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Little judicial misconduct seen

Only one judge chastised during 2004 fiscal year

For whatever reason, it's been a quiet year for judicial misbehavior.

The Judicial Conduct Commission has chastised only one judge in the state — dismissing the case confidentially with a warning to the judge.

The JCC's annual report, made public this past week, showed there were 94 complaints lodged against Utah judges this year, down from 97 the year before. Of those, the JCC found only one merited action during the 2004 fiscal year, which runs from July 1, 2003, to June 30, 2004. Another judge received a dismissal of the complaint against him (or her) with a warning in the new 2005 fiscal year. Two other complaints are still being investigated.

The remaining 90 complaints were dismissed.

The JCC is charged with investigating complaints about judges and, if necessary, making recommendations for reprimand, censure, suspension, removal or involuntary retirement of judges. The JCC previously could issue informal private reprimands, but a recent Utah Supreme Court ruling — as well as action by the State Legislature — prompted revisions in JCC procedures.

The JCC now has the option of dismissing a complaint and not making it public, but sending a warning to a particular judge in situations where the misconduct is not particularly serious but does warrant some correction.

The case that was dismissed with a warning in fiscal year 2004 involved a district judge who, during a telephone motion hearing, was found to violate the Code of Judicial Conduct that requires judges to be "patient and dignified."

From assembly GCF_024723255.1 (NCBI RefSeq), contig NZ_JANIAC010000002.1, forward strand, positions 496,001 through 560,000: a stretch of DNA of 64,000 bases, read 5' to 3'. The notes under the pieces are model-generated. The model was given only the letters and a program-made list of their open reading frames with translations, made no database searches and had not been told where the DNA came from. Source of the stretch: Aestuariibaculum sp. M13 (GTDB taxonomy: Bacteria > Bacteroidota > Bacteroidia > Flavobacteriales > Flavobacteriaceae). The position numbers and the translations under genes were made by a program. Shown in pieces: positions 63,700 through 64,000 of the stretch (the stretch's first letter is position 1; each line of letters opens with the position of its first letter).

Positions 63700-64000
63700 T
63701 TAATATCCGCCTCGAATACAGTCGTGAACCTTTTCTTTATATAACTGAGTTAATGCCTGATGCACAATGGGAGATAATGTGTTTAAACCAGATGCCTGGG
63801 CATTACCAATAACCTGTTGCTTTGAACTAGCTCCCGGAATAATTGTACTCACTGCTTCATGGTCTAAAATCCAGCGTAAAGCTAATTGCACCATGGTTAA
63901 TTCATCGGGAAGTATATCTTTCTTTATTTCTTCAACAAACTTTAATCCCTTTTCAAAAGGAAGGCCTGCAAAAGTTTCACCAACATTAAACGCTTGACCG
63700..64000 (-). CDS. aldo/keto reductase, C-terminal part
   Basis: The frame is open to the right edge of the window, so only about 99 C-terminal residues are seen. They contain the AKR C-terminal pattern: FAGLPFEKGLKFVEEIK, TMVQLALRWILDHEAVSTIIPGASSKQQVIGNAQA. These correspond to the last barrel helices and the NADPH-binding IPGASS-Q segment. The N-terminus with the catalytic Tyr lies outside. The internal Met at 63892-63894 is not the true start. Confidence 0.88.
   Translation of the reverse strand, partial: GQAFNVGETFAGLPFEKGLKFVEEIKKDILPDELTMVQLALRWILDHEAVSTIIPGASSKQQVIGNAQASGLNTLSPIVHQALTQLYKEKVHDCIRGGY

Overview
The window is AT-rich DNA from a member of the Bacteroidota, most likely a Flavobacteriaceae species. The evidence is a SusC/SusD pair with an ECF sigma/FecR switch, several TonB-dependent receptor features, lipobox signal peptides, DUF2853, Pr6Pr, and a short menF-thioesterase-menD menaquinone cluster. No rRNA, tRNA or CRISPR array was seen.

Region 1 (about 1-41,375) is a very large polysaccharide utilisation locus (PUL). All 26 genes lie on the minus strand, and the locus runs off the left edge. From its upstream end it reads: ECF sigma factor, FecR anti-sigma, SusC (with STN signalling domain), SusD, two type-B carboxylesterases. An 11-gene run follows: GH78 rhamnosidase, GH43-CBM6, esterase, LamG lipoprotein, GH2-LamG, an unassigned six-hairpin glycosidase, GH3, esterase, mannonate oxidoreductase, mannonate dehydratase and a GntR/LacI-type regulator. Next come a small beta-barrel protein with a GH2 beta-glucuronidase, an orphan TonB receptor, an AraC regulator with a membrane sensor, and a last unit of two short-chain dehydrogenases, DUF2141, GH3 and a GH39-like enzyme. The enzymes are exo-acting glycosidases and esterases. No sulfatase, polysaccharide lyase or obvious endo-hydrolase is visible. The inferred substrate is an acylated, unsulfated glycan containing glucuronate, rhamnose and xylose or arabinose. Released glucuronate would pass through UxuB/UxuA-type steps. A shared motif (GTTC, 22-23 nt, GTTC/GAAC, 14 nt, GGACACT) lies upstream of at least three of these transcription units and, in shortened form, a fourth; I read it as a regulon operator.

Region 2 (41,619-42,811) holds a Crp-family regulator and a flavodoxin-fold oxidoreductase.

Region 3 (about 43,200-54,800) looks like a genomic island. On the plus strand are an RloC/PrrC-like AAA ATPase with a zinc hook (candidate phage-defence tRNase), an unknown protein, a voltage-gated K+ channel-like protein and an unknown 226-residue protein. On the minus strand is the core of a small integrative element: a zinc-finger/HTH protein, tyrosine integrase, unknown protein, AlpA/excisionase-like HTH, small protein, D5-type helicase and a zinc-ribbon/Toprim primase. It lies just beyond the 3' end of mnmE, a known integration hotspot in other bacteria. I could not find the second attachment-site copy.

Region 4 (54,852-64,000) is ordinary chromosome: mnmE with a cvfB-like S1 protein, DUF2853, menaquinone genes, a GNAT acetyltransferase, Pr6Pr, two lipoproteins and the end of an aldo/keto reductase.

"The JCC found that the judge's conduct constituted troubling but relatively minor misbehavior for which no public sanction was warranted," the report said.

"The judges are behaving themselves," said JCC executive director Colin Winchester, adding he's not really certain why there were so few actionable complaints this past year.

He speculated perhaps that was due to the fact the JCC now has a higher profile, in part because an audit by the Legislature included 12 recommendations for changes in JCC actions. The JCC plans to formally respond to the recommendations in December.

In addition, there has been more news media coverage of the JCC in recent years than in the past, Winchester said, and its Web site has been expanded to provide more information than before.

Winchester also suggested that matters such as complaints often are cyclical and there could possibly be an upswing in the future of complaints that require more action.

Although Winchester did not say so, in recent years there also have been two highly publicized cases involving judges who either left the bench in disgrace or were removed. Former 4th District Judge Ray Harding Jr. resigned shortly before being charged with drug possession. He later pleaded guilty as part of a plea bargain and served jail time.

Third District Juvenile Judge Joseph Anderson was removed from the bench by the Utah Supreme Court, which found Anderson had violated the law by taking too long to make decisions regarding certain cases of juveniles who had been taken from their homes.

The JCC's Web address is